Cybercrime Is a Growing Threat Against Banks

Protecting your bank, business or personal accounts from cybercrime seems like common sense. However, with cybercrime costing businesses $600 billion globally, they will need to be proactive to keep their businesses safe.  

Cybercriminals target banks first. The average cost of cybercrime for financial services companies globally has jumped by 40 percent over the past three years, from $12.97 million per firm in 2014 to $18.8 million in 2017.  

Financial services firms deal with cyberattacks 300 times more frequently than businesses in other industries. Almost two-thirds of financial services companies’ security costs are spent on containment and detection of cyberbreaches.  

So how do banks and other financial services companies cope with such an ominous enemy?  

“We’re always thinking about how someone could take advantage of our customers, or our system, and how to improve them,” said Gregg Vaillancourt, vice president and senior payments and solutions adviser of KeyBank’s Enterprise, Commercial Payment and Treasury Services Group.  

Vaillancourt said banks are always in the business of being proactive, and that means not only creating a “fool-proof system” that protects from cyberattacks, but also educating the bank’s consumers.  

“At every bank I’ve worked for, fraud has become more and more of a concern. And it’s something we need to educate our customers and businesses about. Not all FDIC insurances cover cybercrimes,” he said.  

Where cybercrime endangers banks the most is not with banks employees, but rather with their customers.  

“I can’t stop that guy from hitting a link in their email and downloading malware on their computer,” Vaillancourt said. “As far as a bank is concerned, we give you securities within the bank to protect your account, but if someone steals that person’s credentials, the bank wouldn’t know until it’s reported.”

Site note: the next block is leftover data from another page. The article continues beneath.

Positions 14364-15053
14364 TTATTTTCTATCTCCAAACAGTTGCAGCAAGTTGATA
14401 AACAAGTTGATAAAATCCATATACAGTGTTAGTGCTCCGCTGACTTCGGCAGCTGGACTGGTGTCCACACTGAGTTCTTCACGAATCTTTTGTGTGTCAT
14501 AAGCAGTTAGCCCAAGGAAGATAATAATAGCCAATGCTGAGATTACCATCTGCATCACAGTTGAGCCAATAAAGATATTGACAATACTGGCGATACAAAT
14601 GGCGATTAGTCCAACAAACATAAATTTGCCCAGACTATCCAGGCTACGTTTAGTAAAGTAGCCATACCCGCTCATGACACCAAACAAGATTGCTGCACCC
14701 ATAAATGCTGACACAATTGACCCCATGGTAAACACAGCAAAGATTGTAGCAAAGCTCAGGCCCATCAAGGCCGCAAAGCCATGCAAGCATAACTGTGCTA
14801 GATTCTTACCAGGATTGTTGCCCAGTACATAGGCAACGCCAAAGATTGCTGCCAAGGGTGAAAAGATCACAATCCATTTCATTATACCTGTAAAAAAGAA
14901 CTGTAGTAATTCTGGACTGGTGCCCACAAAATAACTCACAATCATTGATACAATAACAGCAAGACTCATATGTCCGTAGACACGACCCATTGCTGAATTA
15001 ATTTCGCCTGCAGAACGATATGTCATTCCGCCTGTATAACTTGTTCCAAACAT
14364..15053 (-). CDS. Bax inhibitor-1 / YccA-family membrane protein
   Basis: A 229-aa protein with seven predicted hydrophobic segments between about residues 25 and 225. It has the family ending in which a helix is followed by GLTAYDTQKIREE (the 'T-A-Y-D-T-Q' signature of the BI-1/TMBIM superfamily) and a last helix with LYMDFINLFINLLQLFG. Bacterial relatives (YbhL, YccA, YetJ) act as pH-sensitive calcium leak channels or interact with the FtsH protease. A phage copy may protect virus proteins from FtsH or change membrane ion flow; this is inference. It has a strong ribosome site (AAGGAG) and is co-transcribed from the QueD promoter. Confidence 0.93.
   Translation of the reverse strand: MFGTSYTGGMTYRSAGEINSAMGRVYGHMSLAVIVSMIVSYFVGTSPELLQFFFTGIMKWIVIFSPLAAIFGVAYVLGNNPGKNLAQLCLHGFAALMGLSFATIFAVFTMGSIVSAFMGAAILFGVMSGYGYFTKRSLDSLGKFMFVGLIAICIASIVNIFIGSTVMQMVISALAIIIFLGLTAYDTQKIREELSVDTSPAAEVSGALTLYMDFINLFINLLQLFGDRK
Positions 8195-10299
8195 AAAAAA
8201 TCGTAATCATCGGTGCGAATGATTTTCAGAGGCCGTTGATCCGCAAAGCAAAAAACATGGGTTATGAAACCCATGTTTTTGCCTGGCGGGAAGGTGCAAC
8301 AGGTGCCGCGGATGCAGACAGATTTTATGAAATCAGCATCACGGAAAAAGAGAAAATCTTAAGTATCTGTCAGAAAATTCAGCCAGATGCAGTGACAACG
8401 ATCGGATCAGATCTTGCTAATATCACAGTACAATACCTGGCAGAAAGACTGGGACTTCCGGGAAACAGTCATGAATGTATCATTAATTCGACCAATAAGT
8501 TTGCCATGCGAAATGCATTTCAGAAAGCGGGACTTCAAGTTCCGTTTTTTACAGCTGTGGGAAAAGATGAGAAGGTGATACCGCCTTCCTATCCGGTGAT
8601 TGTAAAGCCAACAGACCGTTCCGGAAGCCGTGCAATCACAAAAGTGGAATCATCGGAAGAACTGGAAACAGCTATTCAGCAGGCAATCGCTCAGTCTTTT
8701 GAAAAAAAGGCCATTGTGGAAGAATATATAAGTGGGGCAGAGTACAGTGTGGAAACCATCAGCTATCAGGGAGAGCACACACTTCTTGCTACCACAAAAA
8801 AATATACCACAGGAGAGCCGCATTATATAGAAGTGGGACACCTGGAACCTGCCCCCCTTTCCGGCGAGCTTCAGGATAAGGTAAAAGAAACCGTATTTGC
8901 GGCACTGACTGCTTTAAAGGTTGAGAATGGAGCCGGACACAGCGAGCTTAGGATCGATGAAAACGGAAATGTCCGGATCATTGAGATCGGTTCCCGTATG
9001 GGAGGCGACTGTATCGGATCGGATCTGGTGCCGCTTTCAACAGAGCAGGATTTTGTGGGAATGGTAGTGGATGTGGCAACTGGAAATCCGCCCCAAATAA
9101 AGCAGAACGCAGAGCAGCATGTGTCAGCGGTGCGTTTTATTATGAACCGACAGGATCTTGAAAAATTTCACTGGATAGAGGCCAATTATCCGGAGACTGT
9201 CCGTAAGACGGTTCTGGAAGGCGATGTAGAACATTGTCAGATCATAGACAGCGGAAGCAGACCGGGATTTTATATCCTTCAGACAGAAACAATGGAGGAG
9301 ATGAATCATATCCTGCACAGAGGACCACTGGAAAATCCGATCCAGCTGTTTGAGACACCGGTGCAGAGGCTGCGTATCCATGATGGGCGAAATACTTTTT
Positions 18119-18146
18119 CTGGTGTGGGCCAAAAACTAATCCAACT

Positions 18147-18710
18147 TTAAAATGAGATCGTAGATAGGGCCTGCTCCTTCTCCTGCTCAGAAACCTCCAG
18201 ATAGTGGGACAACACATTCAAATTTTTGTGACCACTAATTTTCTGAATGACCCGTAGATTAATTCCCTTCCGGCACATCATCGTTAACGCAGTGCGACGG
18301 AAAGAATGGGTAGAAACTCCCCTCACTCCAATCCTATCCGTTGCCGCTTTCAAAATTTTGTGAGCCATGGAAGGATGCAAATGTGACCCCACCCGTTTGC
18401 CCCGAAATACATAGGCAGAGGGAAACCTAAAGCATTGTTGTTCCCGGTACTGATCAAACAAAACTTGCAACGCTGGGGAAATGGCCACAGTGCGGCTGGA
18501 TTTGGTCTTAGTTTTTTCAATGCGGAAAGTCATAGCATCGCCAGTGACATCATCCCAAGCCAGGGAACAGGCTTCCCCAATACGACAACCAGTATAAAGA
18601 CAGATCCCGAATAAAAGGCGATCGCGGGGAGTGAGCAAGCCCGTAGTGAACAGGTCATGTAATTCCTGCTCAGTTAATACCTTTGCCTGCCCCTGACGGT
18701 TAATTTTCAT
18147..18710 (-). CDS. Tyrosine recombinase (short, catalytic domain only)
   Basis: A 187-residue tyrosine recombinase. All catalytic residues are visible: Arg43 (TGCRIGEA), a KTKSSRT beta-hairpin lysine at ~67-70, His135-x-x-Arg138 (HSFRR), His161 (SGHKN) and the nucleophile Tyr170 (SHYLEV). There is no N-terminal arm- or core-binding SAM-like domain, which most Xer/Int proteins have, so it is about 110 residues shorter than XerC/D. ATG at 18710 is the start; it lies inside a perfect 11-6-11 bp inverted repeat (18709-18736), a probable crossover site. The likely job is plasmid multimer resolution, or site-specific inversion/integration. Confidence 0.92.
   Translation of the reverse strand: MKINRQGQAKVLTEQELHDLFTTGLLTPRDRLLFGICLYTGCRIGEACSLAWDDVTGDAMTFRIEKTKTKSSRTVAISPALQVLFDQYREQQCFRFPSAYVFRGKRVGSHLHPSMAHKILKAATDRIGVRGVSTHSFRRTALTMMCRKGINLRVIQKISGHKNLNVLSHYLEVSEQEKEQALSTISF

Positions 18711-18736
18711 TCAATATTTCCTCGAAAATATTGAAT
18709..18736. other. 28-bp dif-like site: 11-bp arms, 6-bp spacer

Vaillancourt said the biggest and best way to prevent cybercrime is to go digital; but it’s a “double-edged sword.” 

“We’re trying to get rid of paper,” he said. “Every time a customer is sending out a paper check, they’re handing their account number, routing number and everything the bad guy would need to take advantage of them.”  

Banking online, such as DCH of bill pay, is faster, safer and more efficient, he said. If the money goes through encrypted bank systems, it goes through significantly fewer hands. 

Vaillancourt said that people don’t use paper checks much anymore, making it harder for banks to ‘red flag’ checks as they process online automatically.  

Though banking electronically is the safest way to bank, he said, there are still many drawbacks that make protecting consumer information on all platforms difficult.  

“Most criminals go through a customer’s social media and email to get into their account,” Vaillancourt said. “We all know it’s important to keep our social security number to ourselves, but now it’s just as important not to give anyone your Facebook password.”  

October is National Cybersecurity Awareness Month for 15 years running, bringing banks and the public a much-needed reminder that cybercrime is a real threat. As the month comes to a close, Vaillancourt said “it’s in our best interest to educate consumers and help them protect themselves, and in that sense, they’re protecting the bank as well.”